Kalbarri was our next stop on our road trip to Perth. This is a coastal town that has a national park and a long coastal walk/drive to keep you occupied. We arrived on the 7th October 2017 and planned to stay there a couple of days. Kalbarri didn’t have any free campsites so we chose to camp in free spots outside of town and then come back in and see things during the day. This worked out well as the routes on the national park were on the way to our first camp spot so we ended up not having to go back on ourselves too many times. It had rained on our way to Kalbarri which we hadn’t been too pleased about having not seen rain for weeks. Fortunately, it brightened up and, although we didn’t have really hot weather, the sun did come out and the rain stayed away once we arrived into Kalbarri.

At first we had thought that we wouldn’t be able to see much of the national park as the roads on the map were said to be unsealed. Lucky for us, Kalbarri has been working on making their national park a lot more accessible and so all of the roads are now sealed meaning we could see it all.Our first stop in the national park was to the Z-bend lookout. It was really pretty and showed a wide gorge surrounded by red rock with a clear greeny/blue river meandering through it. As the name suggests the lookout showed us the ‘Z’ section of the river bending through the rock. It was really nice here and there was an option to do a longer walk through the gorge but we didn’t really have the time.

Nature’s Window was the next stop of the day and is one of the most photographed views along this section of the West Coast. There is a rock formation that has led to a hole in the rock creating a natural picture frame (or window as the name suggests) through which you can look out onto the amazing national park. The view is really nice and we spent quite a while here enjoying the view.

The next two lookouts were to Hawks Head – named because of the shape of the rock – and Ross Graham Lookout which shows you the river and was named after a school teacher from the sea who did extensive research and conservation in the area. Both gave great views and showed us more of the Kalbarri National Park which is really pretty.

The next morning, we headed back into town to feed some pelican’s. Most of you won’t know but I’m scared of pelicans. When I was very little a pelican gave me a huge fright and tried to eat me (ok, well it didn’t actually but it definitely seemed that way at the time). Ever since I haven’t liked them and so we were going to go and feed the pelican’s as my shark moment (like when Niall faced his fear of sharks in Fiji by diving with them). Unfortunately, there were so many more people there than what we had imagined so it didn’t end up being like the reality. Naively we had imagined there not being many people and us having the chance to go near to the pelicans to feed them for quite a while. This wasn’t the case at all and there ended up being a huge crowd of people and loads of children so, as is always the way, the kids got to do most of the feeding. I ended up getting to throw one fish to a pelican but, to be honest, I’ve been closer to them when I’ve been walking along a beach in Australia and so it certainly didn’t feel like I’d accomplished anything. Disappointed, we left, putting it to the back of our minds and getting on with our day again exploring Kalbarri’s coastline.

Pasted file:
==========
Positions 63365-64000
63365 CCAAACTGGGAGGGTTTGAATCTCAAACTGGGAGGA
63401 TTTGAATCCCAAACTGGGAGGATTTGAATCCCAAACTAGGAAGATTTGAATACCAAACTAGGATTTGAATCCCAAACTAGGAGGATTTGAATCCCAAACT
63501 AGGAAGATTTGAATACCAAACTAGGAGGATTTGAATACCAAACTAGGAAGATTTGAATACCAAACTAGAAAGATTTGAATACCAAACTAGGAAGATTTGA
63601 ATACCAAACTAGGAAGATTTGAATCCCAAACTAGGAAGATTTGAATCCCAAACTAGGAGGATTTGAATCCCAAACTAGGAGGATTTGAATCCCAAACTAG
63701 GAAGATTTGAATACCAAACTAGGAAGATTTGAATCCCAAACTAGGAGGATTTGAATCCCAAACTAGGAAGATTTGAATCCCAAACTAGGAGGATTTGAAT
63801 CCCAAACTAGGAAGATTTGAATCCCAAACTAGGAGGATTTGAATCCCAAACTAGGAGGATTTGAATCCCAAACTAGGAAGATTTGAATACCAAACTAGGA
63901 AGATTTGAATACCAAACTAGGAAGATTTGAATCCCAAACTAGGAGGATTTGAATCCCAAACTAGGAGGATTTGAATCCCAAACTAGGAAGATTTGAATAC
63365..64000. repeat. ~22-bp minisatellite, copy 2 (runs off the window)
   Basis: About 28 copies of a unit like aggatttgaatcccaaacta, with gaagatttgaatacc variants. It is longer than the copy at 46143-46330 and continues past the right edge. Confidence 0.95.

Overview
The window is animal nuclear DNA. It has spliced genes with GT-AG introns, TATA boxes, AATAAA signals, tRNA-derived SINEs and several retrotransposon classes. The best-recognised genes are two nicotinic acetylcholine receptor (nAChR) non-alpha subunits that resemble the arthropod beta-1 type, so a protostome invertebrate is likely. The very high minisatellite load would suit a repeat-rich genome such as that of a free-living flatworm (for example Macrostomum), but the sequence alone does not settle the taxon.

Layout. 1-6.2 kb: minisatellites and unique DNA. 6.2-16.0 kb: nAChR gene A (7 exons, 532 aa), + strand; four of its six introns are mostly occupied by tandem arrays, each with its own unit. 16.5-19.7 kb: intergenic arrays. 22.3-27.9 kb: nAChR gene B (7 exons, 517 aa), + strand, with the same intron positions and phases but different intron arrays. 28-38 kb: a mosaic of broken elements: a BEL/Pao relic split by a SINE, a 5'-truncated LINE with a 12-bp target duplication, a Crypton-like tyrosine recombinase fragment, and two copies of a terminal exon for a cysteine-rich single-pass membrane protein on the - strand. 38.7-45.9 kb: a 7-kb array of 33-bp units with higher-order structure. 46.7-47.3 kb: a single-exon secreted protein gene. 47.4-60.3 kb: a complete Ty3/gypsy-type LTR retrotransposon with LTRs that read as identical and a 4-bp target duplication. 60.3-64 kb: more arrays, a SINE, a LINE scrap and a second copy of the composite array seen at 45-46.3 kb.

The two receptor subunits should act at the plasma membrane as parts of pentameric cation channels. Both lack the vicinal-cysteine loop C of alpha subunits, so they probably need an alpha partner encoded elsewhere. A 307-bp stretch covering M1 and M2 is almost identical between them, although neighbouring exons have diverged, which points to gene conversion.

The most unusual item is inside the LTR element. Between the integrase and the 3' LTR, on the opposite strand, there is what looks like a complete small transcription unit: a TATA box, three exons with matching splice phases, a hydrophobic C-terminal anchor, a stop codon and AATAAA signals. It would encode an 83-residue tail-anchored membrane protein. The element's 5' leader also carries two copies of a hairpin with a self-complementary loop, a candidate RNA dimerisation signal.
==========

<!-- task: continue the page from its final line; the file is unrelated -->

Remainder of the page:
Kalbarri has created a route that you could either drive or walk that stopped off at a lot of different points along the coast. The sun had come out for us so even though it wasn’t the warmest we had a nice day ahead of us for exploring.

Chinaman’s Beach:

Jakes point: a popular surfing spot

Red Bluff:

Pot alley: we saw whales out at sea here!

Eagle Gorge: we saw some more whales here!

Island Rock: this is a segment of rock broken off from the mainland and now sits alone out to see. Kind of a mini apostle like on the Great Ocean Road (although not as good).

Natural Bridge:

After heading down the coastal route we headed to Hutt Lagoon. I was really looking forward to this part of our day as Hutt Lagoon is a naturally pink lake and we have wanted to see one since we first got to Australia almost a year ago. The lake is pink due to the presence of the carotenoids-producing algae called Dunaliella Salina. This is a source of beta-carotene, a food-colouring agent and a source of vitamin A. It was amazing to see the lake being pink, I got so excited when we drove over the bend and saw it that I gave Niall a fright from my exclamations while he was driving. The lake is different shades of pink in different sections so the pictures don’t show how pink it can go as we could only stop off at certain points. It’s probably my highlight from the day as we had resigned ourselves to not being able to see one and it was mainly luck that we found one on our route down to Perth.

It had been another good couple of days and Kalbarri is a lovely area to drive around for a day or two if you have the time. I imagine the little town gets packed in the summer with it being a manageable 5 hours from Perth so it was nice being there when it was a little less busy. We would be camping in Geraldton that night, leaving only a few more days before we reached Perth and the end of our road trip.

Sending Love x

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